- Section 22(1)(c) of the Advocates Act required one to produce a written approval signed by the President of the 1st respondent to the effect that there was no objection to the issuance of the certificate. That was meant to ensure that only qualified persons and those that had met their obligations to the 1st respondent, were allowed to take out practising certificates. The requirement was intended to protect the profession and its members from intrusion by non-members as well as protect the profession from being infiltrated by quacks. That was a positive step in the protection of the society and those seeking services of professional members of the 1st respondent.
- One of the reasons why a practicing certificate was issued was to disqualify any person who had been suspended from practice. The occasion for issuing the certificate was also the occasion for checking, among other things, that the applicant was an admitted Advocate and had paid the prescribed practicing fees to the 1st respondent as well as to the Advocates Benevolent Association. There was no constitutional fault in section 22 (1) (b) and (c) of the Advocates Act.
- Section 23 of the Advocates Act served to determine those who joined the profession as members of the 1st respondent. Section 23 was clear that once one applied for the practising certificate in terms of section 22 of the Advocates Act, and the Chief Registrar was satisfied with the suitability to issue the certificate, the issuance conferred on the holder the benefit of joining a member of the 1st respondent. That was; membership to the 1st respondent was reserved to those who were qualified and on the Roll of Advocates. Doing away with that provision as the petitioners craved, would cause confusion in the legal profession because it would be infiltrated by quacks which would ultimately damage the affairs of the 1st respondents, including issues of discipline of its members.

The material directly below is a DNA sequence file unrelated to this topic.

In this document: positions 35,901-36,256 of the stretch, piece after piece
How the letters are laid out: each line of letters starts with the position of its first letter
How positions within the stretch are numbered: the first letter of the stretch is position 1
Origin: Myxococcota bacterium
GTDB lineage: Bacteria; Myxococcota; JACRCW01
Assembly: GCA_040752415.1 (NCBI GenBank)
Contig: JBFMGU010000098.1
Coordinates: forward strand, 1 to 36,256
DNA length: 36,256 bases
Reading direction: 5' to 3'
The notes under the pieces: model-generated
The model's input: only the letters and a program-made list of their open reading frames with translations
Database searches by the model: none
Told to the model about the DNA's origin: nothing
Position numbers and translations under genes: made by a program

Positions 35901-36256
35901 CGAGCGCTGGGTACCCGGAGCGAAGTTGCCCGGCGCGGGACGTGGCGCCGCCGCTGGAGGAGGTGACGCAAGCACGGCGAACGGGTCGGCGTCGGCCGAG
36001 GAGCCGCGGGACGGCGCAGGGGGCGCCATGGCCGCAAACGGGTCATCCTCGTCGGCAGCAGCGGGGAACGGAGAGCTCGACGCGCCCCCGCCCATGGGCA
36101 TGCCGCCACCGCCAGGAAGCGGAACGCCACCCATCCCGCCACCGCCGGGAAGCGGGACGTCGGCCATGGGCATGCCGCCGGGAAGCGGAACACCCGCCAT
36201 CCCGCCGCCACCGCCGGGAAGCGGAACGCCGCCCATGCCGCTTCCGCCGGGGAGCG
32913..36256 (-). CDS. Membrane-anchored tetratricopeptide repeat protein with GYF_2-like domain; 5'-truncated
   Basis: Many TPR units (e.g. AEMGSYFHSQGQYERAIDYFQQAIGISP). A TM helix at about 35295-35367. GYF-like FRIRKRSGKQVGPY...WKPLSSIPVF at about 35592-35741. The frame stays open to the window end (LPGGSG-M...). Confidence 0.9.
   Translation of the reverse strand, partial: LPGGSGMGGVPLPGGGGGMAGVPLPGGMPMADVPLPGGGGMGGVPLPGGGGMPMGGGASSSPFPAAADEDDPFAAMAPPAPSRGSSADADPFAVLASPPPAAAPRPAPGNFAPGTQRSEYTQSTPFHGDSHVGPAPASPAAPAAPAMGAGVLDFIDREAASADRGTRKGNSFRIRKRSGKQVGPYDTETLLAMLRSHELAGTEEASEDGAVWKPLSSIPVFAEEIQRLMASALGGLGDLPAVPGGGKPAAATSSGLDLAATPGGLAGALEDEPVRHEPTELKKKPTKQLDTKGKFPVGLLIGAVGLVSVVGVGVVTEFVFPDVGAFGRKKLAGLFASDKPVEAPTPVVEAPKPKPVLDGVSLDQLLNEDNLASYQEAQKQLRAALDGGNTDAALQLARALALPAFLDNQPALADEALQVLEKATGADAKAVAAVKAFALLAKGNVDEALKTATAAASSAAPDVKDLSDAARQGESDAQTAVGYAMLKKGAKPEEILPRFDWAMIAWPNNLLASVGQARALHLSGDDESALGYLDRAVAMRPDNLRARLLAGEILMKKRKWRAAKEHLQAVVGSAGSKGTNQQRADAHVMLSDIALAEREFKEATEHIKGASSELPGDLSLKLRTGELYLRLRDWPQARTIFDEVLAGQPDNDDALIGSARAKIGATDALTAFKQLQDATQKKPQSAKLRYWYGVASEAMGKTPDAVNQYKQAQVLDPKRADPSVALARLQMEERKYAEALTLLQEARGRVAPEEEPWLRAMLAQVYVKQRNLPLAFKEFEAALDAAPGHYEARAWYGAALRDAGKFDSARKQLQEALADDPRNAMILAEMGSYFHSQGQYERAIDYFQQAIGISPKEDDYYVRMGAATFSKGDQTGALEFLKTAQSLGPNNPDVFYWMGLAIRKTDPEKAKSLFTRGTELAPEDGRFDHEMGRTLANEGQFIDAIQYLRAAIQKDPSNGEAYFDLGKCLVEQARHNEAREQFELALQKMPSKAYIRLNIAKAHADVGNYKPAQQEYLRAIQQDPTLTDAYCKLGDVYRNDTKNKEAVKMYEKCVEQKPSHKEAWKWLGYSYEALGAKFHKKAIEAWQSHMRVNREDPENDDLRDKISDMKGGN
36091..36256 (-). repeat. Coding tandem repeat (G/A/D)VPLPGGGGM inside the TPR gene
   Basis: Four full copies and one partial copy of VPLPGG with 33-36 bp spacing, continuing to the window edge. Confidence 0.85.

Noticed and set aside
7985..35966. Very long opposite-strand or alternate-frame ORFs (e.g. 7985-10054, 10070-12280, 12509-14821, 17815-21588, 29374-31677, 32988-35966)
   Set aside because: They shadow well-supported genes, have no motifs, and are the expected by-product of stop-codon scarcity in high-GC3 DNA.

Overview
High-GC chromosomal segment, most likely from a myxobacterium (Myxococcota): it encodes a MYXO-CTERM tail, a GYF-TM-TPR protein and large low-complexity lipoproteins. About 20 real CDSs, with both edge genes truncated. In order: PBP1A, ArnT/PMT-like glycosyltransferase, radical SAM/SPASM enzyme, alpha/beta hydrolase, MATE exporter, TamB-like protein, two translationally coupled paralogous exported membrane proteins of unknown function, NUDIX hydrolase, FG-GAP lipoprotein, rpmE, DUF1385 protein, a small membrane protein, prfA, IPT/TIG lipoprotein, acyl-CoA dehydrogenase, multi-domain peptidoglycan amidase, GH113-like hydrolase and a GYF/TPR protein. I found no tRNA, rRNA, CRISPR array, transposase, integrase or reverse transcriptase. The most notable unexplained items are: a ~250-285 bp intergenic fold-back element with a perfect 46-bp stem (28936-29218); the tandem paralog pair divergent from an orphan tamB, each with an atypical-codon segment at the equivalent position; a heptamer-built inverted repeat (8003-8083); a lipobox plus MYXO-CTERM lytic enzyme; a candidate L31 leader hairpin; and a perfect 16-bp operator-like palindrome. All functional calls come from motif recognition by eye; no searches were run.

- Kenya’s Bill of Rights was very expansive and protected rights and fundamental freedoms of every person. Although article 33 and 36 of the Constitution formed part of the provisions in the Bill of Rights, the rights under those articles were not absolute. The articles had to be read in conjunction with article 24(1) of the Constitution so that the limitation, if any, had to be reasonable and justifiable in an open and democratic society.
- The limitation the petitioners complained of was by law, the Advocates Act and the Law Society of Kenya Act and Rules. The impugned law was reasonable in that it sought to protect the profession and members of the public who sought services from qualified and professional advocates. To that extent, only qualified advocates and only advocates holding practicing certificates should render professional services. That made the limitation justifiable, for it was for the benefit of the profession and the public. There was no less restrictive means of dealing with the situation than through the impugned provisions.
- The Advocates (Continuing Professional development) Rules, 2014 required advocates to regularly attend programmes of the 1st respondent as a way of enhancing knowledge and professional skills. One was required to accumulate points which would be considered when applying for the annual practicing certificate. A certificate could not be issued where one had not satisfied those requirements.
- The law kept changing and so were practice matters. Members of professional bodies such as those of the 1st respondent had to keep themselves abreast with new developments in the law and practice. The only way they could do so was through regular training. Attending programmes initiated and developed by their society for their benefit could not be deemed unconstitutional. That was because the programmes were meant to enhance the knowledge and skills of the members. If the petitioners’ argument was to carry the day, it would render the profession moribund in terms enhancing knowledge and skills.
- The petitioners had failed to demonstrate the constitutional invalidity of the impugned provisions, or how they violated any of the rights in the Bill of Rights. As a professional body the 1st respondent had the mandate to discharge for the benefit of its members and the public.
Petition dismissed, each party to bear own costs.